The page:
Friday, 24 June 2016

"Cerebus In Hell?" - Comic Strip #9

CEREBUS IN HELL? #0 ships 28th September 2016
(Diamond Order Code: JUL161105)
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CEREBUS IN HELL? strip #9 -
One of us pointed out to the other that it was much funnier if the two-dimensional cardboard cut-out of Cerebus was suspended upside down rather than right-side up. Which turned out to be true.  


Comedy may not be rocket science but it's still pretty mysterious and exacting.

8 comments:

Dave Sim said...

It was interesting proofreading Jeff's proofreading of READS at the same time we were prepping CEREBUS IN HELL? with Victor Reid's bugaboo about illustrators never getting the details right on the stories they're illustrating.

Dore's plates are amazing but are, most of the time, only distantly related to Dante's poem.

Which is another kind of hell: Dante's epic poem trapped inside Dore's largely unrelated pictures.

Stephen R. Bissette said...

What were that famous stage actor's last words? "Dying is easy; comedy is hard."

Stephen R. Bissette said...

Actually, having witnessed first-hand John Totleben fully illustrating (for Harry A. Chesler, back in the 1970s) THE RUBIYAT not once, but twice, I sympathize completely with Doré's plight in illustrating many of the books he took on. The quantity of artwork is staggering; the prose, not always so inviting for such a volume of illustrations. Doré's THE RAVEN makes more of a man, a chair, a room, phantasms, and a bloody black bird than ANY artist should ever have to even contemplate toying with.

Dave Sim said...

That's part of the contention between writer and illustrator. The artist sees it as having to make something visually interesting out of something that isn't visually interesting. And the writer sees it as "Why can't he just draw what I actually wrote?"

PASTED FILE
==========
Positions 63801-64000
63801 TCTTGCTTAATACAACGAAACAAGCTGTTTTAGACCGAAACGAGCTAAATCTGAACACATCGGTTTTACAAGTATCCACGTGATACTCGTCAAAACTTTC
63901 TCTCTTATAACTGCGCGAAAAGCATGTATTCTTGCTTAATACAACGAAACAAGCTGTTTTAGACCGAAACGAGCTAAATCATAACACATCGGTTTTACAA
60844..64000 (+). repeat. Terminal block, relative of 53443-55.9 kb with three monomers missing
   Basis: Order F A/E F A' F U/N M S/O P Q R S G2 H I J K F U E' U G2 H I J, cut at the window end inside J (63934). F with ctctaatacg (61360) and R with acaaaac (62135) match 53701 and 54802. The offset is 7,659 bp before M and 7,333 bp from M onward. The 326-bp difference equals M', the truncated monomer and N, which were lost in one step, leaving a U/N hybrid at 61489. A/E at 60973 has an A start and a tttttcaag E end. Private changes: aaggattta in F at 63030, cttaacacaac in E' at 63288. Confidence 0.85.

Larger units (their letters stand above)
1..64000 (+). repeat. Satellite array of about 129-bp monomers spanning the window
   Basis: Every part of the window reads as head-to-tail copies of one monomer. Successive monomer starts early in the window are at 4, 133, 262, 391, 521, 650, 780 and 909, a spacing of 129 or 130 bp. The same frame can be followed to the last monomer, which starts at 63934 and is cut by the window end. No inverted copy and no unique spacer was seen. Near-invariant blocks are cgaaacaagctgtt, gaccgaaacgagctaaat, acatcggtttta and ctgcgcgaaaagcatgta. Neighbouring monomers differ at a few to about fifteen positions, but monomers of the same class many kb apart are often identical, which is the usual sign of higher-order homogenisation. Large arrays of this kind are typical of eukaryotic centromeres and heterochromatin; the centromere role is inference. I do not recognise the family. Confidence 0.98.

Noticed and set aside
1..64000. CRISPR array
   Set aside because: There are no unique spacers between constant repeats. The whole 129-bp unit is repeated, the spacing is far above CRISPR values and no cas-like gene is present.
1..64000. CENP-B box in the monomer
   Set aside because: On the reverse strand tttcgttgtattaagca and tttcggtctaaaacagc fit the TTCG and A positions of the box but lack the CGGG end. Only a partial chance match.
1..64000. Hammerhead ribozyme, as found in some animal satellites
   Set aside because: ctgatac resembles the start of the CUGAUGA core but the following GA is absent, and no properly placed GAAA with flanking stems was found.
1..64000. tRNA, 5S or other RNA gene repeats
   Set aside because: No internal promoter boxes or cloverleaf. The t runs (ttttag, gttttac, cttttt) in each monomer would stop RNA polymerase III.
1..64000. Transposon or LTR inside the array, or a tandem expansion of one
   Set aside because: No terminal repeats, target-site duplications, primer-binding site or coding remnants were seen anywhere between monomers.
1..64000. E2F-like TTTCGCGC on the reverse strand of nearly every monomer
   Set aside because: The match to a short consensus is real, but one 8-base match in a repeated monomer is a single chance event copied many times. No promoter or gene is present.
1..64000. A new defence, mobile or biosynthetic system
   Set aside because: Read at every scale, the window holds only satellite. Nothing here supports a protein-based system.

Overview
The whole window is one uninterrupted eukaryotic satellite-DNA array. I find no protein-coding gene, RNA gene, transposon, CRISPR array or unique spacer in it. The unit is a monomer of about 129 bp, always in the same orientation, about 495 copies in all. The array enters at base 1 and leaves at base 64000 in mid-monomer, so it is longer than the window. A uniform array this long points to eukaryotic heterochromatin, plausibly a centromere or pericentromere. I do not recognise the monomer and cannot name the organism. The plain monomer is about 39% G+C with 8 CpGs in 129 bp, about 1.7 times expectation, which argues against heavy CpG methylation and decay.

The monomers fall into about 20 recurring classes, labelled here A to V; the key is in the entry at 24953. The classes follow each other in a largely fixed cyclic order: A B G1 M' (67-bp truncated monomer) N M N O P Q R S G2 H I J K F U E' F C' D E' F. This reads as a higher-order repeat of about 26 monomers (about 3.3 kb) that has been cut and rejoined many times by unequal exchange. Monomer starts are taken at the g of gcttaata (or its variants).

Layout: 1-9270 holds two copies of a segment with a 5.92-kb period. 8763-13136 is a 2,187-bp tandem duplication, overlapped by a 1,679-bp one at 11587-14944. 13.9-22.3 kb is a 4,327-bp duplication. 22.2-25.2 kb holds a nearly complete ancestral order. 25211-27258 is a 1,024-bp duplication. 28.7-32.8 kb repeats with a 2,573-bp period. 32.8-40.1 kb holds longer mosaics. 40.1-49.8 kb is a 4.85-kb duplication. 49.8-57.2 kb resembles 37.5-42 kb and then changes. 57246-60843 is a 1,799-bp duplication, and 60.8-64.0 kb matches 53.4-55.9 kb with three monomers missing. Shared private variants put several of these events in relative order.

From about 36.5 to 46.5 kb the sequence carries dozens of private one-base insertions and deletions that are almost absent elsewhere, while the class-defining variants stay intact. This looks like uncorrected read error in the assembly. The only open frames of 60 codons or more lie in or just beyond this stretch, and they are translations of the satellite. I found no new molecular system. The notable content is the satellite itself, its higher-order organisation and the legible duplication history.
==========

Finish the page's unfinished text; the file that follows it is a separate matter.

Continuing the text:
Stephen R. Bissette said...

I have my own rules as an illustrator (and I've illustrated a LOT of books, both novels and short story collections (and even a bit of non-fiction) by authors like Nancy Collins, Joe Lansdale, Joseph A. Citro, Rick Hautala, Douglas Winter, Neil Gaiman, etc.

(1) NEVER reveal a key plot or story point with an illustration.

I, for one, hate every edition of MOBY DICK that features the great white whale smashing into the Pequod on the cover.

(2) All illustrations should have impact AS illustrations, but bear up to scrutiny in the full context of the book or story being illustrated.

(3) All illustration should reflect the actual reading of the work being illustrated; thus, I always read and reread the text before diving into my roughs, and usually again before the final art completion.

You'd be amazed (or not) how many books, pulps, short stories have been "illustrated" (and above all had cover art created) under vague directions of an editor or art director.

Now, there's a circle of Hell or two I could propose!

Drew Ford said...

I see those poets are causing problems for Cerebus again! :)

Dave Sim said...

Back in my illustration days, I took great pride in that: doing a picture that was exactly as the writer described it. And, as you say, that requires close reading of the text and close reading of the text requires multiple readings.

Jimmy Gownley said...

It is definitely a weird and exacting process. I'm doing a funny short story as a giveaway for a big publisher. They wouldn't allow me to use the word "idiot" so I had to substitute "doofus." The whole thing just falls flat that way, but there ya go. And why it falls flat, I don't even really know. It just does.